6 Plants That Need Irrigation

All plants, even drought-tolerant ones, need consistent watering. Set up your most thirsty plants for success and less stress with simple, easy-to-install irrigation systems.

While not every garden plant requires the extra attention, plants that need regular watering, like vegetables, or that need deep watering, like young trees, installing an inexpensive watering system in spring can save you time and money long into the year.

Two simple solutions, drip lines and soaker hoses, work for nearly every garden scenario; veggies by the row, shrubs at the back of the bed, containers and patio gardens.

Unlike a sprinkler, which throws water indiscriminate of whether it lands on lawn or cement, drip and soaker systems place water at ground level, wasting little and conserving more.

Drip irrigation line in dirt

Lay out your irrigation system in spring, or at planting time, and rest assured that your most thirsty plants can get well-watered with a flick of the wrist! (That's turning the faucet, of course. Not waving a wand. I wish!)

Four raspberries hanging from stems


Multiple spp.

Juicy Fruit

Anything that grows fruit is going to need a good amount of water. Fruiting bushes use water to fill all those juicy berries and keep their leaves lush so they can catch the summer sun. That takes lots of energy, and lots of water.

GROWING GUIDE: Fruiting bushes will appreciate consistent watering from soaker hoses. Save yourself some hassle and lay out lines in early spring, before blueberries, raspberries and other fruiting bushes are fully leafed out.


Newly planted tree attached to stake.


Multiple spp.

Tap-Happy Saplings

Young trees benefit the most from the “deep” aspect of watering systems. Because watering systems are at the foot of the plant, water seeps and seeps into the same spot, allowing more water to travel deeper into the earth. Deep roots are less likely to be stressed from heat and drought than shallow ones.

GROWING GUIDE: Use a soaker hose during the settling-in phase so young trees are encouraged to grow deep roots.

Hydrangea plant in full bloom


Hydrangea macrophylla

Powder Blue Not Mildew

Hydrangeas are woodland plants in their natural habitat. Humus-rich soil and a shady location is all the shrubs need. Oh, that and water. Lots of water.

GROWING GUIDE: Hydrangeas are susceptible to powdery mildew, a scourge made more likely by wet leaves and high moisture. Use a soaker hose to water them at ground level rather than showering from above. Keep the soil moist but not saturated throughout flowering and during dry spells.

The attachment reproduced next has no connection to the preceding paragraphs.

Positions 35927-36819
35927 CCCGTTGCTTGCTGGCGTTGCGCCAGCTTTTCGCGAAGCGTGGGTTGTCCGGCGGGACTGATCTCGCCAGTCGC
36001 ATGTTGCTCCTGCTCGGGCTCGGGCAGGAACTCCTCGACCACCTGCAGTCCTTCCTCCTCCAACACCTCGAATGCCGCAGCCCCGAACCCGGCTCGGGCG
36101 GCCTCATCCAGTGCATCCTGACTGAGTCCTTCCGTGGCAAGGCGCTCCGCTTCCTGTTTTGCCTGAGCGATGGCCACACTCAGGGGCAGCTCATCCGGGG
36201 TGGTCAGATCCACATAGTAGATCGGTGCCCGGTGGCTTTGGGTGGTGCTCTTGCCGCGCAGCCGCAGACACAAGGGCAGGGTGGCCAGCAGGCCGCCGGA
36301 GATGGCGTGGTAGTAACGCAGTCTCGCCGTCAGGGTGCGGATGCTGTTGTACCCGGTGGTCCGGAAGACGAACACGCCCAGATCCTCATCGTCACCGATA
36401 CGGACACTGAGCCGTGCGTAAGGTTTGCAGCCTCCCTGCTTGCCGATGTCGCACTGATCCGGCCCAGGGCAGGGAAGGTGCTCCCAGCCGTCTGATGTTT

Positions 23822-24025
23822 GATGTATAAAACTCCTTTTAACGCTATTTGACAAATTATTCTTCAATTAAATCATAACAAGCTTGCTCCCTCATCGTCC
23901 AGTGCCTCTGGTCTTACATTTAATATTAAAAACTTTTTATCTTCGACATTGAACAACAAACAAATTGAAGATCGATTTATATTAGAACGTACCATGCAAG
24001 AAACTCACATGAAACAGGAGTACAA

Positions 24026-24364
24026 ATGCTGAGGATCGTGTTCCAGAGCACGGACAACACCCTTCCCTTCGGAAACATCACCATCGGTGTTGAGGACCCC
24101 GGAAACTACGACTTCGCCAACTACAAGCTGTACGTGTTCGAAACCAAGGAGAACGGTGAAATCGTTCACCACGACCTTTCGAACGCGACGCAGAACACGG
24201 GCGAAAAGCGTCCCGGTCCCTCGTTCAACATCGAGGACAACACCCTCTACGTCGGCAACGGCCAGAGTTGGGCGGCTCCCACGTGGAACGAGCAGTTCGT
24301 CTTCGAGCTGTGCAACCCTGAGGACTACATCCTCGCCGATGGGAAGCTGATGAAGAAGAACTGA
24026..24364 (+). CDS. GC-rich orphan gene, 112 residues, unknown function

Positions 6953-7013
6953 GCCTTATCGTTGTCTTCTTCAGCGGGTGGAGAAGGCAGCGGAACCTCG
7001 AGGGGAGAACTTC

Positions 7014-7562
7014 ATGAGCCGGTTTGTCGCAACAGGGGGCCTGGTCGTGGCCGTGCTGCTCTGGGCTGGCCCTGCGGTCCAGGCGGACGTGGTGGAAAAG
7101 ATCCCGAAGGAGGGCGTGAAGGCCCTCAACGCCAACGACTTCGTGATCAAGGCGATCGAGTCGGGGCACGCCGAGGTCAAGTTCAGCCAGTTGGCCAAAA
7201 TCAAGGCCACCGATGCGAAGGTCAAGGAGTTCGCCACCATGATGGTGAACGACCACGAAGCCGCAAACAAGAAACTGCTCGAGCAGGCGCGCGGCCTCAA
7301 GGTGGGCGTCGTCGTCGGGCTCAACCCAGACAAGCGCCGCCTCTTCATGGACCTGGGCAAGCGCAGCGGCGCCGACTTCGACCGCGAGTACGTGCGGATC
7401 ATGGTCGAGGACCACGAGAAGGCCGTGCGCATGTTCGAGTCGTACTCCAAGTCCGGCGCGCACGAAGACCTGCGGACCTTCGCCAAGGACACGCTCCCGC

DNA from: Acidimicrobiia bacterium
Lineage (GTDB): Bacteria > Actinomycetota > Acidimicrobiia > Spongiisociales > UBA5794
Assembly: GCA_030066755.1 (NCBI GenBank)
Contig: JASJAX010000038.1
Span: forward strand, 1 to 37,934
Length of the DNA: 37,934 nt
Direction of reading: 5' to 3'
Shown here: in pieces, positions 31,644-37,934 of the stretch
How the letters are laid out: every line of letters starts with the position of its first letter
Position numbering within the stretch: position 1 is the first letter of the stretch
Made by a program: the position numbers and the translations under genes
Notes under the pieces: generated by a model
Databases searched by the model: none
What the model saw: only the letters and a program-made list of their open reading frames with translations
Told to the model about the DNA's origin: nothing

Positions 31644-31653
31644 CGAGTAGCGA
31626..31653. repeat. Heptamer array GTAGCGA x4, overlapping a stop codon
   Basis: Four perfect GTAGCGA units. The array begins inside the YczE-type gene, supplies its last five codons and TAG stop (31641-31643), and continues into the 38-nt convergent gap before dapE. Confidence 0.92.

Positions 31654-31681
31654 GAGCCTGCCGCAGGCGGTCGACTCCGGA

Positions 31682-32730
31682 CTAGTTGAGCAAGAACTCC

Variety of potted plants on brick floor.


Multiple spp. 

Fill Me Up Before You Go Go

It’s quite a broad category, but no less wanting of regular watering. Container-grown plants are in greater danger of drying out because they live in a limited volume of earth. Water evaporates quickly and once dry, those roots have nowhere to run.

GROWING GUIDE: Lay out a drip system that stretches over every container that needs regular watering. Place the dropper in the center of each pot. 

Red and orange tomatoes ripening on the vine.


Multiple spp.

Problems Can Crop Up

Tomato plants produce a whole lotta fruit in a short period of time. Without regular watering you could end up with a number of different problems, including blossom end rot, cracked skin, dropped blossoms and more.

GROWING GUIDE: Use a drip system to water slowly and deeply. Drip systems work great in vegetable gardens because veggies need such consistent attention. Place a dripper at the base of every tomato plant and water regularly.

Broccoli head in the garden


Brassica oleracea

Veggies & Drip

Broccoli and its cabbage cousins will enjoy a steady drink throughout the growing season. Given a cool location and moist, rich soil you will be rewarded with as many as four harvests.

GROWING GUIDE: Start broccoli from seed, or get ahead of the curve and use starts. Plant them an inch or so deeper than they’re planted in their pot. Use a drip system or soaker hose and don’t let the soil dry out the first four weeks in the ground.